Day to day, the Patriote leaders spent more time on purchasing and requisitioning weapons and food than on military training per se. This lack of professionalism drew sharp criticism from Father Paquin, who was hostile to the Patriote rebellion and attempted to thwart it. A few times, Chénier and Girod attempted to convince him to switch sides, but in vain. The village of Saint-Eustache was deeply divided by the conflict. In his journal, the priest also described the Patriotes’ lack of preparation: “All of these unfortunates thought themselves completely safe and never expected to be attacked in their own camp.”

Battle of Saint-Eustache

Meanwhile, General Sir John Colborne mobilized an army of nearly 1500 British troops to crush what remained of the rebellion. (See Rebellions of 1837-38.) His army was composed of two brigades. The first, commanded by Colonel John Maitland, comprised two professional regiments of 600 soldiers each (the 32nd and 86th regiments), supported by 52 volunteers from the Royal Montreal Cavalry. The second brigade was commanded by Colonel George Augustus Wetherall, the victor of the Battle of St-Charles; it was composed of a corps of artillery of 78 men, 53 volunteers from the Montreal Rifle Corps and 83 loyalist volunteers from Saint-Eustache. This detachment was commanded by Captain Maximilien Globensky, an ardent opponent of the Patriote cause.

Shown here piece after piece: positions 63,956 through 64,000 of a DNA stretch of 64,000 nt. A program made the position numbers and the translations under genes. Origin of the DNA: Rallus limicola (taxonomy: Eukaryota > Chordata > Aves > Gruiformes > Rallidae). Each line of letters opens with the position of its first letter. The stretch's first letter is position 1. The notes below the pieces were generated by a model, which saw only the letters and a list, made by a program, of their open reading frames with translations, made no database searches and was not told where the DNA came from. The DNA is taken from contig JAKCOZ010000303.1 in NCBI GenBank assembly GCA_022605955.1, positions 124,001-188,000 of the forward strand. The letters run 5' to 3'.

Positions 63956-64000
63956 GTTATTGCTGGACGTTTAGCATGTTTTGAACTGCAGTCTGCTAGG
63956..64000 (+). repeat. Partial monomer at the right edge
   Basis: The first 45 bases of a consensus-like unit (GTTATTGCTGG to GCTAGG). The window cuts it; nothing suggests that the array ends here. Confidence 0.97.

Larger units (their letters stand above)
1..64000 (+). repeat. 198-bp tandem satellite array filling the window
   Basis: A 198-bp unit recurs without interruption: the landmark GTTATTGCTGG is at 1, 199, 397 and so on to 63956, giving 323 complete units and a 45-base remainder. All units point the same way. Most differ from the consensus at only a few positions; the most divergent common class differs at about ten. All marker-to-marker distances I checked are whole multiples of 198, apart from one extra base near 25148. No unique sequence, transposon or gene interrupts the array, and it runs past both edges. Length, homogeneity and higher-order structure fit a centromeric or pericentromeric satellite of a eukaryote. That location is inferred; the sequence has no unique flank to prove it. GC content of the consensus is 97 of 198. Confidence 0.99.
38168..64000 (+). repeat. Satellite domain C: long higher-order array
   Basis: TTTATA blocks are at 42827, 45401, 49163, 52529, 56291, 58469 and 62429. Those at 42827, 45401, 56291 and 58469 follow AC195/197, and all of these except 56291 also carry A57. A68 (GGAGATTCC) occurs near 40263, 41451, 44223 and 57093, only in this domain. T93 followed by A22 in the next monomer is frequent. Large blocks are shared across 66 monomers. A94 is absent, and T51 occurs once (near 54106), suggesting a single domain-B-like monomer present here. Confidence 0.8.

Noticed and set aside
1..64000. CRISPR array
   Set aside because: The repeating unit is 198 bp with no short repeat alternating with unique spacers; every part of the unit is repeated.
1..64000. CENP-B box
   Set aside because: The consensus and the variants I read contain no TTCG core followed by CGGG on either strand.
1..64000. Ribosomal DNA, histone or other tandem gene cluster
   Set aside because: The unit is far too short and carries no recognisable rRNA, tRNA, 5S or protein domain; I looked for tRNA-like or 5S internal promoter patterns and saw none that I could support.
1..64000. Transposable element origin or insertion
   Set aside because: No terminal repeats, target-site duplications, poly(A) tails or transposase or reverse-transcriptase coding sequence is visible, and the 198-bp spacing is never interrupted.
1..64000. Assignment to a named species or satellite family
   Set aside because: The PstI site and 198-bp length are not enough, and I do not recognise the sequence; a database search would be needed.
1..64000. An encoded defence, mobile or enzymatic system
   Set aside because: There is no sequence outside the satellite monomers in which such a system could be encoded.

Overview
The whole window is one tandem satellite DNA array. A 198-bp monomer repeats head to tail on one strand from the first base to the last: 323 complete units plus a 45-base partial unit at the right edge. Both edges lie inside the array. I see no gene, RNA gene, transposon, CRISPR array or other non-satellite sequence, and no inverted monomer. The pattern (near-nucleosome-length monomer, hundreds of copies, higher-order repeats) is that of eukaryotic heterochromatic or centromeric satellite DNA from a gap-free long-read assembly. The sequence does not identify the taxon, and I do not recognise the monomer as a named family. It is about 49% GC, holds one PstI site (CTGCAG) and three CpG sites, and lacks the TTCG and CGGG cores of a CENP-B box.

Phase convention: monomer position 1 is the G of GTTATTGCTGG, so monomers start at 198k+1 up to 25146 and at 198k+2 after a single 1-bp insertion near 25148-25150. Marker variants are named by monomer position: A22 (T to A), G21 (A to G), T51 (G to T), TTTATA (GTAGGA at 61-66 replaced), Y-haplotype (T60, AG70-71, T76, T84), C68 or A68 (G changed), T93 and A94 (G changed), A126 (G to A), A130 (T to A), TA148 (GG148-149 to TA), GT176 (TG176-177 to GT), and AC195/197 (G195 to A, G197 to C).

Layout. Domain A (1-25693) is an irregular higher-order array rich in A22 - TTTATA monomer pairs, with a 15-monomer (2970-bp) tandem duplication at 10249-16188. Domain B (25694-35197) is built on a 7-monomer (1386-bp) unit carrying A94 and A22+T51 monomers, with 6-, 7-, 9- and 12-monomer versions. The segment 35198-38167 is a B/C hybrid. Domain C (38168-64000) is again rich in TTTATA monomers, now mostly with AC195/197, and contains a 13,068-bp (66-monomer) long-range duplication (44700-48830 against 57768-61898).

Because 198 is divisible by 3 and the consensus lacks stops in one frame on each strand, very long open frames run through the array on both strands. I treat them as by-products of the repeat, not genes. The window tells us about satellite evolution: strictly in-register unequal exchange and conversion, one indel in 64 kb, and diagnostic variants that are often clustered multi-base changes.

In the days preceding the battle, the alarm bell was sounded in the village several times, as the rebel pickets spotted British detachments come to reconnoiter the terrain. At 11:15 on the morning of 14 December 1837, the bell was sounded again to announce the enemy’s arrival when British troops were sighted on the other side of the Mille Îles River. They were only the second brigade of the British army, but thinking that he was facing the entire army, Chénier immediately sent 150 to 300 volunteers out to attack the enemy across the frozen lake that separated the two armies. But as the Patriotes advanced across the ice, they were met by hails of gunfire that forced them to retreat.

This flight from the battlefield cooled the Patriotes’ ardour considerably. Having no cannon with which to respond, they were at a major tactical disadvantage. By the time the rebel troops had fallen back to the village, half of them had already deserted. Girod and Chénier deployed their remaining forces in the village’s main buildings—the convent, the presbytery, the church, and the seigneurial manor, as well as a few neighbouring houses — an urban guerilla tactic that had proven its value in the Patriote victory at St-Denis. (See Battle of Saint-Denis.) But this time, the Patriotes could not overcome adversity. General Colborne, personally commanding the British assault, immediately bombarded the main buildings where the rebels had sheltered. Girod, claiming that he was going out to rally the troops, instead abandoned the battlefield and fled to the village of St-Benoît. He committed suicide three days later.